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Diane Manuel, News Service (650) 725-1945; e-mail:

Cultural critic Marjorie Garber to speak on Jan. 11

Having suffered for some time from Marge Garber Syndrome i.e., I can't stop myself from reading everything she writes I approached her new collection of essays, Symptoms of Culture, with the anticipatory gleam of the addict."

That's Terry Castle, chair of the English department, writing about the latest work of Marjorie Garber, the William R. Kenan Jr. Professor of English and director of the Center for Literary and Cultural Studies at Harvard University.

"Nor was I disappointed," Castle adds. "These vastly enjoyable and instructive essays on everything from Shakespeare to Jell-O, Jack Benny to twin beds, sneezing to the Promise Keepers confirm her reputation as one of the wittiest and most trenchant of our contemporary cultural commentators."

Castle and other devotees will be in the audience when Garber steps up to the podium at 7 p.m. Tuesday, Jan. 11, in room 209 at the School of Law. Garber also will discuss her work from 4 to 6 p.m. Wednesday, Jan. 12, in the Terrace Room of Margaret Jacks Hall, Building 460.

Both the lecture and discussion are free and open to the public.

As the first speaker in the Winter Quarter series of the Stanford Presidential Lectures and Symposia in the Humanities and Arts, the provocative cultural historian is sure to draw her share of critics, as well as admirers.

"There is much to deplore," Sir Frank Kermode, an eminent Shakespearean scholar, wrote about Garber's book Vice Versa: Bisexuality and the Eroticism of Everyday Life in a 1995 review for the New York Times. "The book is an agitated mixture of highbrow theory and lowbrow gossip."

Not so, Diane Middlebrook, professor of English, suggested in a letter to the editor.

"What a baffling position Frank Kermode has taken on Marjorie Garber's learned and delectably readable Vice Versa," Middlebrook wrote. "He complains that her Harvard predecessor George Lyman Kittredge 'couldn't even have imagined' the books she has devoured in researching her subject. But Kittredge, who died around the time Ms. Garber was born, couldn't even have imagined a female Harvard professor, let alone the way Shakespeare studies have become in the past two decades a forum for the exploration of every development in the field of literary theory."

A scholar whose work is read by activists and intellectuals alike, Garber is the author of seven books. Much of her writing focuses on gender identity, like her examination of transvestitism, Vested Interests: Cross-Dressing and Cultural Anxiety, which was widely and favorably reviewed in 1992.

"Equally fluent in writing about popular music and in discussing Shakespeare, Ms. Garber demonstrates an enormous range of knowledge in this volume, and she has assembled a compelling set of case studies, drawn from the arts and real life," New York Times reviewer Michiko Kakutani wrote. "Fictional characters like Malvolio, Rosalind, Salome and Myra Breckinridge are profiled, as are historical figures like the Abbe de Choisy (a cross-dresser who became a diplomat and priest), T. E. Lawrence, Josephine Baker and Robert Mapplethorpe. Ms. Garber finds a continuum of influence from Rudolph Valentino to Liberace and Elvis Presley all of whom, she says, 'suggest that the question of cross-dressing, whether overt or latent, is central to their success, and even to the very question of stardom.'"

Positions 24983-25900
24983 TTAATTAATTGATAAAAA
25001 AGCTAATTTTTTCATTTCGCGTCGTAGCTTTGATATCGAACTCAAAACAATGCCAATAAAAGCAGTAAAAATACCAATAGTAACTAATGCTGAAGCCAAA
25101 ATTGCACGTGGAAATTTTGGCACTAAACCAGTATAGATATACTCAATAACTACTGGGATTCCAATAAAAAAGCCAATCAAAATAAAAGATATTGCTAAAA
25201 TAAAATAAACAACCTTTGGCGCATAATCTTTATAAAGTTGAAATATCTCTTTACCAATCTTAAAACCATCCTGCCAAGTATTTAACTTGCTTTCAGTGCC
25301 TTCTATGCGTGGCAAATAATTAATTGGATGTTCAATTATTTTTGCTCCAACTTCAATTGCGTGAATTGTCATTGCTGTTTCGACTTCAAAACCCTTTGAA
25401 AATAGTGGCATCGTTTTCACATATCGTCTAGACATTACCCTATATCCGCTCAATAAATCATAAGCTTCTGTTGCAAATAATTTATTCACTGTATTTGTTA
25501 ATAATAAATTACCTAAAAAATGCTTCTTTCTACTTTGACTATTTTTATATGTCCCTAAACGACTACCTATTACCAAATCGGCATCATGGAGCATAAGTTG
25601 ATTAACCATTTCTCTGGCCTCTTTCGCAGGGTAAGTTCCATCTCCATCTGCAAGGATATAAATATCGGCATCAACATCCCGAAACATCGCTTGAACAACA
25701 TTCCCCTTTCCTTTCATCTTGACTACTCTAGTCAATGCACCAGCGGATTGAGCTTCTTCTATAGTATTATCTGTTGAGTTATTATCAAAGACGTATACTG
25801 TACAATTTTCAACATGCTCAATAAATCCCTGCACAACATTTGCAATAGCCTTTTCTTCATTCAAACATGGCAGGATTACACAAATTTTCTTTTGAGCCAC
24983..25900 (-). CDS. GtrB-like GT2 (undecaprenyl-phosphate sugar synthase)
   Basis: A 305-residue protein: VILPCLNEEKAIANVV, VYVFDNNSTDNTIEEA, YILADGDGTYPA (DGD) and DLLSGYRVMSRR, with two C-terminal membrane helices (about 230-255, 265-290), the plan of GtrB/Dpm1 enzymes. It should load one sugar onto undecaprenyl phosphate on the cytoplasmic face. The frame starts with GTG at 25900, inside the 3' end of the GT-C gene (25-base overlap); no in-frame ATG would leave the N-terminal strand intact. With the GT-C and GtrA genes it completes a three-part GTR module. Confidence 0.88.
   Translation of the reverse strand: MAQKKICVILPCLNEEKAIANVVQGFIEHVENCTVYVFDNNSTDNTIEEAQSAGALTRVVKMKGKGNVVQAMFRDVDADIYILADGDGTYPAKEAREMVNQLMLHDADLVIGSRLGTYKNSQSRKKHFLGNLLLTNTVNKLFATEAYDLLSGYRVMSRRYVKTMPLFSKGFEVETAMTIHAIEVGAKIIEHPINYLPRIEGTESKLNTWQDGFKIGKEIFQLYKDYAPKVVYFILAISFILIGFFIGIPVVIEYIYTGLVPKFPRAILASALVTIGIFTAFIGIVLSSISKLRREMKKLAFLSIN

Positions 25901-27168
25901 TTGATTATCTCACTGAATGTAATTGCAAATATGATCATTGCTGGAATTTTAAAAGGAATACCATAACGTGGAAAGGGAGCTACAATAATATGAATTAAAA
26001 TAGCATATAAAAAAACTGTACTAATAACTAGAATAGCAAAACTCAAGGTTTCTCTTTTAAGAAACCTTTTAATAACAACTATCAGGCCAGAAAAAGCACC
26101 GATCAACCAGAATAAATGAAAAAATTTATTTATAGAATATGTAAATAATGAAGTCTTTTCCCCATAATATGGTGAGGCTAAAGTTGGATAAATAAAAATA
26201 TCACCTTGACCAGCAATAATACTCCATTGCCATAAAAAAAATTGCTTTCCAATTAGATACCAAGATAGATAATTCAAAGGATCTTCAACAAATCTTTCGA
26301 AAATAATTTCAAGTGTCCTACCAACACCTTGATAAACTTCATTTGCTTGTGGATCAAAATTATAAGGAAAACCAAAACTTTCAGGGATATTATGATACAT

Garber established her scholarly credentials by writing such rigorous intellectual works as Shakespeare's Ghost Writers and Coming of Age in Shakespeare. And she has attracted a considerable popular following as the author of Dog Love, a fact-filled paean to Hollywood's Lassie and to her own beloved Wagner, Yofi and the late Nietzschie.

The Harvard cultural critic also is a frequently published essayist, writing about such topics as Pat Buchanan ("whose first name may recall, to avid watchers of 'Saturday Night Live,' a comic figure who incarnates the threat of gender indeterminacy in its most risible and unsettling form"), child pornography ("Childhood is our major cultural fetish and not, coincidentally, our major taboo") and Monica Lewinsky's shrug ("Today's shrug may be a defense masquerading as an offense a telling gesture that fends off inquisitiveness").

But Garber consistently returns to her roots in the academy to sound the trumpet for the staying power of great works:

"Despite exaggerated claims about the dusty death of literary study, enrollments in Shakespeare courses remain strong; quotations from the plays, some accurate, others spectacularly approximate, can be encountered regularly at your local Cineplex, the daily newspaper and the houses of Congress," she wrote in the New York Times in 1994. "Those who worry too much about the premature demise of Dead White Males in the curriculum may take heart: Shakespeare quoted, cited, parodied, staged and upstaged is the lifeblood of popular as well as high culture today."


By Diane Manuel

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